---
title: "ADA2: Class 25, Chs 13+11+17, PCA and Logistic Regression for Classification"
author: Your Name
date: last-modified
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[Advanced Data Analysis 2](https://StatAcumen.com/teach/ada2),
Stat 428/528, Spring 2023, Prof. Erik Erhardt, UNM
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---
__Assignment comments:__ _Read this first._
* This assignment looks longer than it is.
* Most of the assignment includes tasks that you have done in previous assignments.
* I've written most of the challenging code for you. When I've asked you to write code, I've given you an example to follow.
* Later code chunks depend on computations I'd like you to do, so those have been commented out by moving the `{R}` inside the first line of the code chunk. Simply move the `{R}` back after the first triple-tick to let those compute.
* Overview
* Goal: Develop a logistic regression model to predict the source of fish based on PCA components of the elemental isotopes and compare that with a QDA model.
* I clean and transform the data for you.
* I break the data into a "training" and "test" set so that we can develop (train) models and then see how they perform (test).
* We do PCA for each element (Ba, Ca, Mg, and Sr) by combining the isotopes into a single principal component, each explaining more than 99% of the variability of the set of isotopes.
* I do one, you have to do the other three. Copy/paste, then rename the variables.
* Logistic regression on the training data
* I do an example main-effects model that doesn't fit well.
* Put in two-way interactions and quadratic terms and it will fit well, even after backward selection.
* The classification metrics on the training set are pretty good (Sensitivity and Specificity).
* Classification on the test data
* I do the hard part of transforming the test data into the same PCA space as the training data. (This is handy code if you find you ever need to do this.)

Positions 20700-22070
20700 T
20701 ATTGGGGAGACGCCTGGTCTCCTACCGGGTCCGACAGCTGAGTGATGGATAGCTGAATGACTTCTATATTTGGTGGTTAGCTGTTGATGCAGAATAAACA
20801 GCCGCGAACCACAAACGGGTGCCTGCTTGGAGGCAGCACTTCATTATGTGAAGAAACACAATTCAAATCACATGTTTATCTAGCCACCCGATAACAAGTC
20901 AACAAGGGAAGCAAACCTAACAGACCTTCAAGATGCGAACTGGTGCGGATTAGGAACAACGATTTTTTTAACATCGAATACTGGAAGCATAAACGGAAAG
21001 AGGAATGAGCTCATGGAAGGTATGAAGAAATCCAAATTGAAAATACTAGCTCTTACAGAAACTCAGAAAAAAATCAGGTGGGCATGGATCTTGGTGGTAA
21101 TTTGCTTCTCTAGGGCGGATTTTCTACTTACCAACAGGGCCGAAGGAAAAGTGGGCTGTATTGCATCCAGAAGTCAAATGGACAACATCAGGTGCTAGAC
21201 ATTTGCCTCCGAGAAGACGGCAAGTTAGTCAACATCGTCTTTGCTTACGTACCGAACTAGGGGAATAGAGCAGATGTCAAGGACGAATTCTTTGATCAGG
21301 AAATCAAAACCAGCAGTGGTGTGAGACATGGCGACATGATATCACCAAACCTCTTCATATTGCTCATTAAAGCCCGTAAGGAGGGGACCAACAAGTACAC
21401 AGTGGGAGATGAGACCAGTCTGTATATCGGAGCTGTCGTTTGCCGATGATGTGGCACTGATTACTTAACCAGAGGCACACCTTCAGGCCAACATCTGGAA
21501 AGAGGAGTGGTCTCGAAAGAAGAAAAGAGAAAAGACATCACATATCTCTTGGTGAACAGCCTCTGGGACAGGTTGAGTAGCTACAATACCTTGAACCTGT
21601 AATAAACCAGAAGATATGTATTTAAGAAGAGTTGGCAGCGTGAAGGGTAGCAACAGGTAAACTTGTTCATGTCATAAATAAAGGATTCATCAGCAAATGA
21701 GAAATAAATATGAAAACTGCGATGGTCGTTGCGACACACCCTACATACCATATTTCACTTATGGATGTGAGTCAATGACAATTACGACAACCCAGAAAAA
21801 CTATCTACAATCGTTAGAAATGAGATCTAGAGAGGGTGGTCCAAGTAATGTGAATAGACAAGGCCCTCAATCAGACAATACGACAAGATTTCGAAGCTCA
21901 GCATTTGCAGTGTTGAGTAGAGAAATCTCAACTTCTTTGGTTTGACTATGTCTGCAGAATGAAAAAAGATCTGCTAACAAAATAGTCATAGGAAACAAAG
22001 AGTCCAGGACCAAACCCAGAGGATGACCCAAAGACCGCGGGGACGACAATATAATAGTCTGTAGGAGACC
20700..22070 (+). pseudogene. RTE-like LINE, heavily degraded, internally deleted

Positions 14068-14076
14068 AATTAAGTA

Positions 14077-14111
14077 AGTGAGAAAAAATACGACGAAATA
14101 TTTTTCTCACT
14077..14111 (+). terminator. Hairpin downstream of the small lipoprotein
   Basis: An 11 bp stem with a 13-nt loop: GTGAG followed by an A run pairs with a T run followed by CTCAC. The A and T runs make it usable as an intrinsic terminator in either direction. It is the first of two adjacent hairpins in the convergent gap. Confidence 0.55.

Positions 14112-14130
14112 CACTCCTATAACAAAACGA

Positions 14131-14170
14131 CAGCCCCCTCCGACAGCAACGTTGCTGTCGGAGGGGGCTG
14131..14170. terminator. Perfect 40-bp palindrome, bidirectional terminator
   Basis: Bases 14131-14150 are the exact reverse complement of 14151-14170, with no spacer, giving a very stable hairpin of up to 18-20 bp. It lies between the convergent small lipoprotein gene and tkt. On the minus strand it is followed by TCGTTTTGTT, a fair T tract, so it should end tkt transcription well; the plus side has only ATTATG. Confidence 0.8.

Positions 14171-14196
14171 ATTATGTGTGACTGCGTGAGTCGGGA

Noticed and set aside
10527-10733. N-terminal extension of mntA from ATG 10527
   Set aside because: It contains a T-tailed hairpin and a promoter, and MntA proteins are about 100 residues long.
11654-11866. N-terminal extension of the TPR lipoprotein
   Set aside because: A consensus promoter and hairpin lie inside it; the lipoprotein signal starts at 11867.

* I have all the code to do the classification using both Logistic regression and QDA. You only need to interpret the results of the classification.
* Finally, consider how well the models worked and what could be done to improve them.
* You don't need to do additional improvements, just brainstorm a little.
# San Juan River Razorback Suckers
Peer mentor (Spring 2016) _Adam Barkalow_'s wife uses stable isotope ratios to analyze fish.
__Images:__
[San Juan River Basin](http://statacumen.com/teach/ADA2/worksheet/ADA2_CL_21_Clustering_Image_SanJuanRiverBasin.jpg),
[San Juan River Photo](http://statacumen.com/teach/ADA2/worksheet/ADA2_CL_21_Clustering_Image_SanJuanRiverPhoto.jpg),
[Razorback Sucker](http://statacumen.com/teach/ADA2/worksheet/ADA2_CL_21_Clustering_Image_RazorbackSucker.jpg), and
[Spiney Rays](http://statacumen.com/teach/ADA2/worksheet/ADA2_CL_21_Clustering_Image_SpineyRays.jpg)
__Razorback Suckers__ were collected in 2014 on the San Juan River.
Elemental [isotopic ratios](https://en.wikipedia.org/wiki/Isotope_analysis)
from finrays were analyzed for Ba (Barium 56), Ca (Calcium 20), Mg (Magnesium 12), and Sr (Strontium 38).
Finrays are non-lethally obtained and are used to detect natal origin since the
material in the reys are partially developed early in life.
__One issue__ is that hatchery fish can get into the river and lose their tags.
It is important for environmental resource managers to know whether untagged fish are wild or hatchery fish.
However, this is actually quite easy to determine with the isotope data that we have;
I'd like you to solve a harder problem.
__Another issue__ is distinguishing between the two Wild fish, `NAP` from Ponds and `SJR` from the River.
There are five fish sources in the dataset.
```
4 known sources, 1 mix of unknown sources
Hatchery
DEX = Dexter National Fish Hatchery
GJH = Ouray National Fish Hatchery, Grand Valley Unit
Wild
NAP = NAPI ponds
SJR = San Juan River
Unknown
UNK = untagged Razorback Suckers captured in the San Juan River
these could be from any of the above sources
```
__Our goal__ is to classify the Wild fish into their location sources of Pond or River.
First, we will use PCA to reduce the sets of highly correlated isotopes of the same element to a single PC feature for each element.